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Lambright v. Jeffers

United States District Court, N.D. Indiana, South Bend Division

August 6, 2018

KRISTOPHER LAMBRIGHT, Plaintiff,
v.
LINDA JEFFERS, et al., Defendants.

          OPINION AND ORDER

          JON E. DEGUILIO, UNITED STATES DISTRICT COURT JUDGE

         Kristopher Lambright, a prisoner without a lawyer, filed a complaint and a motion for preliminary injunction. “A document filed pro se is to be liberally construed, and a pro se complaint, however inartfully pleaded, must be held to less stringent standards than formal pleadings drafted by lawyers.” Erickson v. Pardus, 551 U.S. 89, 94 (2007). Nevertheless, pursuant to 28 U.S.C. § 1915A, the court must review the complaint and dismiss it if the action is frivolous or malicious, fails to state a claim, or seeks monetary relief against a defendant who is immune from such relief. “In order to state a claim under [42 U.S.C.] § 1983 a plaintiff must allege: (1) that defendants deprived him of a federal constitutional right; and (2) that the defendants acted under color of state law.” Savory v. Lyons, 469 F.3d 667, 670 (7th Cir. 2006).

         In the complaint, Lambright alleges that correctional officials improperly classified him at a higher security level due to a clerical error on a State court's docket. As a result, he is housed at the Westville Correctional Facility and is deprived of the opportunity to transfer to the Chain O' Lakes Correctional Facility, the facility nearest to his home. In his complaint and in his motion for a preliminary injunction, he seeks a transfer to a lower security facility.

         Lambright alleges that his security classification constitutes cruel and unusual punishment under the Eighth Amendment because he is housed with inmates who are also classified at a higher security level, which exposes him to a greater risk of violence. The Eighth Amendment imposes a duty on prison officials “to take reasonable measures to guarantee the safety of inmates.” Farmer v. Brennan, 511 U.S. 825, 832 (1994). “[P]rison officials have a duty to protect prisoners from violence at the hands of other prisoners.” Id. at 833. “[I]n order to state a section 1983 claim against prison officials for failure to protect, [a plaintiff] must establish: (1) that he was incarcerated under conditions posing a substantial risk of serious harm and (2) that the defendants acted with deliberate indifference to his health or safety. Santiago v. Walls, 599 F.3d 749, 756 (7th Cir. 2010).

         “[A] prisoner normally proves actual knowledge of impending harm by showing that he complained to prison officials about a specific threat to his safety.” Pope v. Shafer, 86 F.3d 90, 92 (7th Cir. 1996). “[A] deliberate indifference claim cannot be predicated merely on knowledge of general risks of violence in prison.” Weiss v. Cooley, 230 F.3d 1027, 1032 (7th Cir. 2000). Lambright does not describe a specific threat to his safety but instead bases his claim on a general risk of violence. Therefore, Lambright does not state a claim under the Eighth Amendment.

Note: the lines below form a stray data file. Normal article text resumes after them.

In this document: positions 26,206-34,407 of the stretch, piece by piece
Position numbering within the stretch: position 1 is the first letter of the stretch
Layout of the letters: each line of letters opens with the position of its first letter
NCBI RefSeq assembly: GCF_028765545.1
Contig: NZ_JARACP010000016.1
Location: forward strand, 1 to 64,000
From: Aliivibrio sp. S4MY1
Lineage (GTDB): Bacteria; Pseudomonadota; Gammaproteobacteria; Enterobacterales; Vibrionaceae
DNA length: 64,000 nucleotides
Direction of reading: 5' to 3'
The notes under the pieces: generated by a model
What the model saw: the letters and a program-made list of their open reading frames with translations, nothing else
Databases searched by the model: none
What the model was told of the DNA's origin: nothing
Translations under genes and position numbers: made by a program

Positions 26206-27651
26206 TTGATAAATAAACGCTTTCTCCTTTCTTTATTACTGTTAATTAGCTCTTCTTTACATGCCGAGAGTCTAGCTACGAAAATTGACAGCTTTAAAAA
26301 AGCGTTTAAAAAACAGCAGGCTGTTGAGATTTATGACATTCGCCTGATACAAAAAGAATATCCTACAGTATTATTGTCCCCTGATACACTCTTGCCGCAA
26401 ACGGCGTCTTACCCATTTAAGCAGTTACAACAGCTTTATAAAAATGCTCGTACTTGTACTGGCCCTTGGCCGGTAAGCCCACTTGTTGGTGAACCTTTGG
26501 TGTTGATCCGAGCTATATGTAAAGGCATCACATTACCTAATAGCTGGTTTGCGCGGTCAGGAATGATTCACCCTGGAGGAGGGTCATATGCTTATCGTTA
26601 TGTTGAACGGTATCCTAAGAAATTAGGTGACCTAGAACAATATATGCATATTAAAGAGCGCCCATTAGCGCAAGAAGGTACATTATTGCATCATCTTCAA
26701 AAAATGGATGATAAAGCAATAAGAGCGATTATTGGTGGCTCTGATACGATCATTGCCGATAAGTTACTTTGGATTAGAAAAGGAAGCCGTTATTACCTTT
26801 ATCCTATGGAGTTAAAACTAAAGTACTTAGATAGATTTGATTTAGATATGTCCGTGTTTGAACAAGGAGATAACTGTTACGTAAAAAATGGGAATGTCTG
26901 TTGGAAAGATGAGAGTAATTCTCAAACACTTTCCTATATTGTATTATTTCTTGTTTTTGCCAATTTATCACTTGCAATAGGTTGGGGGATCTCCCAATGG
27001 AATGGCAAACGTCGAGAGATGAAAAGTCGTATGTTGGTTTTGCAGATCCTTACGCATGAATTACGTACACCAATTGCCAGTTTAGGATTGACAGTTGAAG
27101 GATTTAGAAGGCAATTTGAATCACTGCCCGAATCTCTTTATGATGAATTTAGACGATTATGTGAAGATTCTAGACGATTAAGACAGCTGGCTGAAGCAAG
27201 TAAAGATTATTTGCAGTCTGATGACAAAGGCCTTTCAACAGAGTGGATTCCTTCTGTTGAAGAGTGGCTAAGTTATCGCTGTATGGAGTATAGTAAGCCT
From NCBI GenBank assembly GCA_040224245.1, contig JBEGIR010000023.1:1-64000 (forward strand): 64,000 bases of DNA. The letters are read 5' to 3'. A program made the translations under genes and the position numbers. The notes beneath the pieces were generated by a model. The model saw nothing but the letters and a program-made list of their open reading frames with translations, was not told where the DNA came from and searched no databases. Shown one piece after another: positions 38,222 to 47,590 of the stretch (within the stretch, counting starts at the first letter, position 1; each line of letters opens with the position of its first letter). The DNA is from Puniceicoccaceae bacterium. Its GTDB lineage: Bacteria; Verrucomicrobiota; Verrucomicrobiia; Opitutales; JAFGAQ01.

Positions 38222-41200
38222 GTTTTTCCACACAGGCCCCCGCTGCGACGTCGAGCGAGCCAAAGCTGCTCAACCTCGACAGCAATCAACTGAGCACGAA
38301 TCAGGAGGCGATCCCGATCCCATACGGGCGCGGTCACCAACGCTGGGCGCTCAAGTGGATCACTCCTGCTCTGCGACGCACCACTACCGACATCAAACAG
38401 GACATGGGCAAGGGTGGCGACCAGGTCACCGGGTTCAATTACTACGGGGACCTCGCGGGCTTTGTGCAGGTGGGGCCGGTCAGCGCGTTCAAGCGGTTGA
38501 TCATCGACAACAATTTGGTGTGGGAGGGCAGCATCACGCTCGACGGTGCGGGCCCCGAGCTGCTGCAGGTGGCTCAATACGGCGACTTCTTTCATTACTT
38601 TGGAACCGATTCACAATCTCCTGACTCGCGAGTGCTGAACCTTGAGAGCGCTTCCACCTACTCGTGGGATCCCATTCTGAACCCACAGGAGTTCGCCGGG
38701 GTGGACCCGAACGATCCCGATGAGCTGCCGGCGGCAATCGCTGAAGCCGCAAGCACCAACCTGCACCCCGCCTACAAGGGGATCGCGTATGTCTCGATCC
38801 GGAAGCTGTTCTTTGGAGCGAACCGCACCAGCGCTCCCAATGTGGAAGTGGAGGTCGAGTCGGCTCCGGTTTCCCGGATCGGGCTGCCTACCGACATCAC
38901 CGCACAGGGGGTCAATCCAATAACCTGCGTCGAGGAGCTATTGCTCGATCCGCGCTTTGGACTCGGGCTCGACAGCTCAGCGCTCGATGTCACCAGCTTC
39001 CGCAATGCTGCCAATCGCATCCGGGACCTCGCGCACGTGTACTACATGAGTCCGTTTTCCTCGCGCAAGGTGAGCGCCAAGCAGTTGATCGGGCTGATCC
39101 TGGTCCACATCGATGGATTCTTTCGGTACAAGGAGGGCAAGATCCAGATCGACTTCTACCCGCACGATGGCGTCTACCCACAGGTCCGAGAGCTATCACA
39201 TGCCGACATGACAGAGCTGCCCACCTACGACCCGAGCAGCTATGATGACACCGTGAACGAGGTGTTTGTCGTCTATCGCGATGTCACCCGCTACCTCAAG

Lambright also alleges that his erroneous security classification constitutes a procedural due process violation under the Fourteenth Amendment. To state a procedural due process violation, a plaintiff must allege the deprivation of a liberty or property interest arising from the Due Process Clause or created by state law. DeWalt v. Carter, 224 F.3d 607, 613 (7th Cir. 2000) (citing Sandin v. Conner, 515 U.S. 472, 483-84 (1995)). Though “[t]he Constitution itself does not give rise to a liberty interest in avoiding transfer to more adverse conditions of confinement, ” a state-created liberty interest may arise if a housing assignment “imposes atypical and significant hardship on the inmate in relation to the ordinary incidents of prison life.” Wilkinson v. Austin, 545 U.S. 209, 223 (2005).

         Lambright asserts that he is housed with violent inmates and that he cannot transfer to a facility near his home. However, these conditions are not unusually harsh within the context of a correctional setting. See Olim v. Wakinekona, 461 U.S. 238, 246 (1983) (noting that even out-of-state correctional transfers are “neither unreasonable nor unusual”); United States v. Tokash, 282 F.3d 962, 970 (7th Cir. 2002) (“prisons are inherently dangerous places and are inhabited by violent people”). Therefore, Lambright does not state a procedural due process violation under the Fourteenth Amendment.

         Based on the foregoing, the complaint does not state a claim upon which relief can be granted. Likewise, the motion for a preliminary injunction is denied because Lambright has not shown a likelihood of success on the merits. See Joelner v. Vill. of Washington Park, Illinois, 378 F.3d 613, 619 (7th Cir. 2004) (“In order to obtain a preliminary injunction, the moving party must show that they are reasonably likely to succeed on the merits”). Nevertheless, the court will allow Lambright an opportunity to file an amended complaint. See Luevano v. Wal-Mart, 722 F.3d 1014 (7th Cir. 2013). A copy of this court's approved form -- Prisoner Complaint (INND Rev. 8/16) -- is available upon request from the prison law library. However, Lambright should file an amended complaint only if he can address the deficiencies identified in this order. If he chooses to file an amended complaint, he must reference the cause number of this case, which may be found on the first page of this order.

         For these reasons, the court:

         (1) DENIES the motion for a preliminary injunction (ECF 2);

         (2) GRANTS Kristopher Lambright until September 7, 2018, to file an amended complaint; and

         (3) CAUTIONS Kristopher Lambright that, if he does not respond by that deadline, this case will be dismissed without further notice pursuant to 28 U.S.C. § ...


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